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Briefs: US inflation refuses to bend; Temasek opens Paris office; Jack Ma cheers Alibaba's latest overhaul plan

The Edge Singapore
The Edge Singapore • 8 min read
Briefs: US inflation refuses to bend; Temasek opens Paris office; Jack Ma cheers Alibaba's latest overhaul plan
A key US price gauge topped forecasts for a third straight month on gains in rents and transportation costs, spurring concerns that inflation is becoming entrenched and likely further delaying Federal Reserve interest-rate cuts. Photo: Bloomberg
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Quoteworthy: "Well, I do stand by my prediction that, before the year is out, there’ll be a rate cut" –— US President Joe Biden after higher-than-expected US inflation data put rest to hopes that the US Fed will start to cut rates in June

US inflation refuses to bend, fanning fears it will stick

A key US price gauge topped forecasts for a third straight month on gains in rents and transportation costs, spurring concerns that inflation is becoming entrenched and likely further delaying Federal Reserve interest-rate cuts.

The so-called core consumer price index (CPI), which excludes food and energy costs, increased 0.4% from February, according to government data on April 10. The y-o-y rate was unchanged at 3.8%, defying expectations for a downtick.

Financial markets were roiled by the numbers, which ignited the US dollar and Treasury yields and sent the stock market tumbling. Paired with recent reports showing the labour market and economic activity have also been stronger than expected, investors no longer see much chance that the Fed will feel a need to start easing anytime soon.

“The sound you heard there was the door slamming on a June rate cut. That’s gone,” David Kelly, JPMorgan Asset Management’s chief global strategist, said on Bloomberg Television.

See also: A new trade war offers no easy way back for old global order

The Bureau of Labor Statistics report on April 10 revealed ongoing strength in rents, the largest components of the CPI. Forecasters have long been awaiting a deceleration based on leading indicators, but progress has more or less stalled over the past nine months.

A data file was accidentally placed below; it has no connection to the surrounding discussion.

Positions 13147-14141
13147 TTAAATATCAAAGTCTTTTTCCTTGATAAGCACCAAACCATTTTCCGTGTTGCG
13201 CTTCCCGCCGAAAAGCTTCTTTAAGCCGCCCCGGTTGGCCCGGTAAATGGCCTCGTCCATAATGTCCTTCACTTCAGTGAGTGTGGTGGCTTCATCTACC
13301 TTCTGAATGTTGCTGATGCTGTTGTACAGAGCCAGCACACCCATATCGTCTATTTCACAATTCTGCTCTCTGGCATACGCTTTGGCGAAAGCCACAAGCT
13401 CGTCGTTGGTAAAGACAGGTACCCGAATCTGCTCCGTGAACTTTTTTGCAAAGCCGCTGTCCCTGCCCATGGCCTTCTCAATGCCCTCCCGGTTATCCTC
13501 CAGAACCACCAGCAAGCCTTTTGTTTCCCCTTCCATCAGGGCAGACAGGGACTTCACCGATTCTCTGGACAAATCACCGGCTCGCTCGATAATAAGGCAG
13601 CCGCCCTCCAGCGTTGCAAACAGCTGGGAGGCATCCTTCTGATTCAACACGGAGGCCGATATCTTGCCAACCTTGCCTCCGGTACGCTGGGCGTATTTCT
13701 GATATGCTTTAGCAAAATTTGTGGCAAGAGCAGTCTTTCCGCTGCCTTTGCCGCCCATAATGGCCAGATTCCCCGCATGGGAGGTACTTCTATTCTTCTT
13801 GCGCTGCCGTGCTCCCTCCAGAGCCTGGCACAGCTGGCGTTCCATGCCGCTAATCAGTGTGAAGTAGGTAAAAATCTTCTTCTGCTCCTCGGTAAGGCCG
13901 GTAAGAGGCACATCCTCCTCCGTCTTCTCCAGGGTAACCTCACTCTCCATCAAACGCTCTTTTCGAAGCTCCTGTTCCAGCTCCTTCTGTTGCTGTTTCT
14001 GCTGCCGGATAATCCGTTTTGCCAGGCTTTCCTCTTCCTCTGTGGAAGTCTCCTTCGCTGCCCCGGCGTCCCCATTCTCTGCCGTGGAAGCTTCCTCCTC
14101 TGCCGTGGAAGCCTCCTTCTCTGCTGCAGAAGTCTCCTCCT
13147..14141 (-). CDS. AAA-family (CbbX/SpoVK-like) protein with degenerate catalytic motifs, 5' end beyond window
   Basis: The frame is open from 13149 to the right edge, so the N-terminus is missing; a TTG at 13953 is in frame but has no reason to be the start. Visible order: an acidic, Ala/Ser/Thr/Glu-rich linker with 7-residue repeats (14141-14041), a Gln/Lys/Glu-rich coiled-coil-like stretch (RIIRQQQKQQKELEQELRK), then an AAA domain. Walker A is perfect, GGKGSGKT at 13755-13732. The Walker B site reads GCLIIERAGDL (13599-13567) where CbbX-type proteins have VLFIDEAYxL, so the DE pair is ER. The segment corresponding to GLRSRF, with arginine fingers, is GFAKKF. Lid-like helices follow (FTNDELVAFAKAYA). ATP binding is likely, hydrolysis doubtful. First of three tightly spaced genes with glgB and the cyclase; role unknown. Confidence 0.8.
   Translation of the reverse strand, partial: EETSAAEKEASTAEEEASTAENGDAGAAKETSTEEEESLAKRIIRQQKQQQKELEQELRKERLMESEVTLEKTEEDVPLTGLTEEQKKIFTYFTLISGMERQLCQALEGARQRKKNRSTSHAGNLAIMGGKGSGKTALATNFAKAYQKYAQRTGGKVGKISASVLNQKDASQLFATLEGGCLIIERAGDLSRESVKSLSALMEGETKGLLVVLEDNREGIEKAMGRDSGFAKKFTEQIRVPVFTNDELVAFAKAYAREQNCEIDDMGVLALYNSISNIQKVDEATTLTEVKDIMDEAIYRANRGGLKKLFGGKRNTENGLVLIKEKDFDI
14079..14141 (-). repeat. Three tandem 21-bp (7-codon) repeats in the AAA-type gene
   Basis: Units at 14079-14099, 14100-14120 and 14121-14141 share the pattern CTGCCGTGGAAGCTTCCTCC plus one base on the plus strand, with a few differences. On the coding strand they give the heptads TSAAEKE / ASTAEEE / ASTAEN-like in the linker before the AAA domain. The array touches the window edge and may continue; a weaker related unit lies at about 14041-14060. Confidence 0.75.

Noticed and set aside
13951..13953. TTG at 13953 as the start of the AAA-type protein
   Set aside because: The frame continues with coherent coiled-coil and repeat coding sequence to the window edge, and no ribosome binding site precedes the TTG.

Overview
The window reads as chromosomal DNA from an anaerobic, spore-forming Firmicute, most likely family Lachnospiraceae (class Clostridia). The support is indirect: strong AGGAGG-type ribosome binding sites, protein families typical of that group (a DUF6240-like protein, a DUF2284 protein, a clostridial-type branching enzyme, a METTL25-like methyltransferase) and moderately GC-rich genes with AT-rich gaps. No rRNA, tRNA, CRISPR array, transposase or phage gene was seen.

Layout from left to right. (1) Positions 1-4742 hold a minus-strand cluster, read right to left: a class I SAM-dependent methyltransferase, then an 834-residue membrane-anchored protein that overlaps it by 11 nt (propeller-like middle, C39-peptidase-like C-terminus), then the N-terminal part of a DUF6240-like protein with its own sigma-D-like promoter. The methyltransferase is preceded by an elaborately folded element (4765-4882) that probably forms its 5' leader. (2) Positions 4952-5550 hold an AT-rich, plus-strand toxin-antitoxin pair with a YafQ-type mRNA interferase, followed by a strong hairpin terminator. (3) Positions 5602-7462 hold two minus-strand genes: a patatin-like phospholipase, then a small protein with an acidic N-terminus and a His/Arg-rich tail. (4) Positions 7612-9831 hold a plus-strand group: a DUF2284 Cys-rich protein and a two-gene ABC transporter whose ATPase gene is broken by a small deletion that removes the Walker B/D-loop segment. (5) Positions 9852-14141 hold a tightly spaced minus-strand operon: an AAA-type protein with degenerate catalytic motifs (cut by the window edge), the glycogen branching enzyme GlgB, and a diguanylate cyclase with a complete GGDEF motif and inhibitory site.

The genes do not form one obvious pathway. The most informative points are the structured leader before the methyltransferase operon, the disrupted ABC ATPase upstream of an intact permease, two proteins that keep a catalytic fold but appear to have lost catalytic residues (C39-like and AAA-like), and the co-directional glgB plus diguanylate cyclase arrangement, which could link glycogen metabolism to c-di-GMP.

Services inflation, meanwhile, accelerated — largely thanks to categories tied to transportation like car insurance and repairs, as well as healthcare. Core goods prices were a bright spot, resuming a downward trend that helped drive disinflation in the second half of 2023.

One important caveat: Many of the sources of strength in the March CPI data, like rents and auto insurance, will be more muted in the Fed’s preferred gauge, known as the personal consumption expenditures (PCE) price index. That is because they are weighted less heavily in that report, which comes out later this month.

See also: Should we fear a trade war?

Still, the numbers were enough to completely reorder bets on the timing of Fed rate cuts. Before the report, traders were assigning roughly even odds to a first cut in June, according to futures. The chances of such a move dropped to about one in five afterward, and December is now the first month showing better-than-even odds of a cut.

Chicago Fed President Austan Goolsbee said on April 10 policymakers still have a way to go on cooling inflation. He noted that the trade-offs between bringing prices down and keeping employment high are going to be heightened in 2024.